Published on 29th May 2018
Landing an interview isn’t down to luck — it’s down to the person that reads your CV. And with call centre jobs in high demand right now, it’s likely that whoever will read those opening lines of your personal statement has read hundreds more like it.
So how do you ensure your name makes it onto the shortlist?
If you want a shot at that call centre role, you need to make sure your CV grips the reader from the first line and packs plenty of punches all the way through.
To help you out, we’ve put together a short guide based on our own experiences on how you can create a call centre CV that’s irresistible to employers across the country.
Section by section
A CV is much more than a single document: it’s a compilation of opportunities for you to show your potential interviewer that you excel in all sorts of different ways.
Let’s break it down to understand how you can use each section of your CV to your advantage:
- Personal statement — This is your tailored first impression, so make it count! Include plenty of punchy statements and compelling arguments for why you’re the best person for the job.
- Work experience — Don’t just tell the recruiter where you’ve worked before: tell them about what you did there, how you made a difference and what you learned.
- Qualifications — Extracurricular or vocational qualifications help you stand out from the crowd.
- Hobbies and interests — What you do in your spare time speaks volumes. Use this section as an opportunity to showcase your personality.
We’ll go through each of these points with a few tips and some examples to boot, so you’ll have your CV ready in no time.
If you’re not much of a writer, it can be easy to dread the personal statement, since it’s the part of your CV that involves formal, uninterrupted writing, paragraphs and all.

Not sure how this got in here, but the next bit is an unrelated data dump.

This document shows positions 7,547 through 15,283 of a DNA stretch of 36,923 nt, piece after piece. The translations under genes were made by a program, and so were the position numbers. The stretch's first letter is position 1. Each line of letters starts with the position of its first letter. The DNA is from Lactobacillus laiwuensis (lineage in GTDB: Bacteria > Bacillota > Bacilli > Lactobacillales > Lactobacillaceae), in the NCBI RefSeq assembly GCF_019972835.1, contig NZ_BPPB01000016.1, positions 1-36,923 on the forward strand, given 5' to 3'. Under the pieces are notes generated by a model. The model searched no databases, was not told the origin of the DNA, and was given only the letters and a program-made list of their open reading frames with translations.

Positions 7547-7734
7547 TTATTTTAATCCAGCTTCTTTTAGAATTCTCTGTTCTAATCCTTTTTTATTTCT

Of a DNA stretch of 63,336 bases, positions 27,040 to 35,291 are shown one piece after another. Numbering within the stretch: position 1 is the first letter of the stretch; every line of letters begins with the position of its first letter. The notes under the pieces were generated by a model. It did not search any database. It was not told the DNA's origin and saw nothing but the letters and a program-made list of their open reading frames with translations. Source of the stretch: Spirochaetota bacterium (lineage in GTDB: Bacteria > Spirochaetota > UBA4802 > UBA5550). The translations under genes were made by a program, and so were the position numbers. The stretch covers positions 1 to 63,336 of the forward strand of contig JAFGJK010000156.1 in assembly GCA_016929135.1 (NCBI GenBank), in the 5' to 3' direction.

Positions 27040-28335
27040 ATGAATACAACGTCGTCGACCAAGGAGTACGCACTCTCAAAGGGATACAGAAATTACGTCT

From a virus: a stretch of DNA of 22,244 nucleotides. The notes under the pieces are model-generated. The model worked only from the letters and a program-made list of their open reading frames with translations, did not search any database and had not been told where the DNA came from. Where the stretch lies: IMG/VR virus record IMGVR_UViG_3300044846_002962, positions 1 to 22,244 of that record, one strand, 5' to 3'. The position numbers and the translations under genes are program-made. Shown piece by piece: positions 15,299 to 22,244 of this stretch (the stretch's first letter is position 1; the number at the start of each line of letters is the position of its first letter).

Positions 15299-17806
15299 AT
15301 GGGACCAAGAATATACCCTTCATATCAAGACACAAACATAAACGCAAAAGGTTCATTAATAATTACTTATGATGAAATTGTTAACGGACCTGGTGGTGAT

But here’s the thing: employers don’t want to wade through writing for the sake of it. Instead, think of your personal statement as a letter to the reader explaining why the job interests you and why you think you’d do it well.
Most importantly, you need to hook the reader’s attention and keep them firmly gripped. Here’s how you can do that:
- Opening line — This is an instrument to make your reader pay attention, so every word counts. It doesn’t need to be explosive; instead, start with why you’re interested in the job. One of the best ways to do this is to link it with your key skills, which in turn makes it easy to follow on into the next paragraph. For example: “I’m very interested in the role of call centre operator because I consider listening to be one of my best attributes, which I can use to solve a customer’s problem in the best way possible.”
- Length — A good rule of thumb for an effective personal statement is keeping it to a few paragraphs; around half a page of A4 should do the trick. Your objective should be to include as much relevant information as you can and then stop. Delete anything that’s only in there to flesh out the word count. Short and sweet is better than long and repetitive.
- Structure — Be kind to your reader: make your personal statement easy to read. The best way to do this is to use plenty of short paragraphs rather than a few long ones, with each paragraph making one point. The first sentence of each paragraph should provide an overview of what you’ll discuss.
- Tangible examples — Whenever you make a point about yourself, try to include an example to back it up. For instance, if you always go the extra mile, mention how you impressed one customer so much they named you specifically in a 5-star review for the company.
- Confidence — Many young people are too humble on their CVs because they don’t want to appear boastful, but employers expect you to bring everything you’ve got to the table. If you shy away from highlighting your skills or achievements, they might think you can’t do as much as you know you can. Writing confidently and don’t be afraid of making a statement you think is a little bold. If in doubt, get a friend to read over it to give you a second opinion.